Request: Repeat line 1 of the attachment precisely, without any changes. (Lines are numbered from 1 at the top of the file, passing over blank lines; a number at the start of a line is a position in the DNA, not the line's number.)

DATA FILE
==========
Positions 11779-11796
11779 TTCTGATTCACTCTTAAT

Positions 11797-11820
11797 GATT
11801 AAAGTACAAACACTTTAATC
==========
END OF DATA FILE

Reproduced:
Positions 11779-11796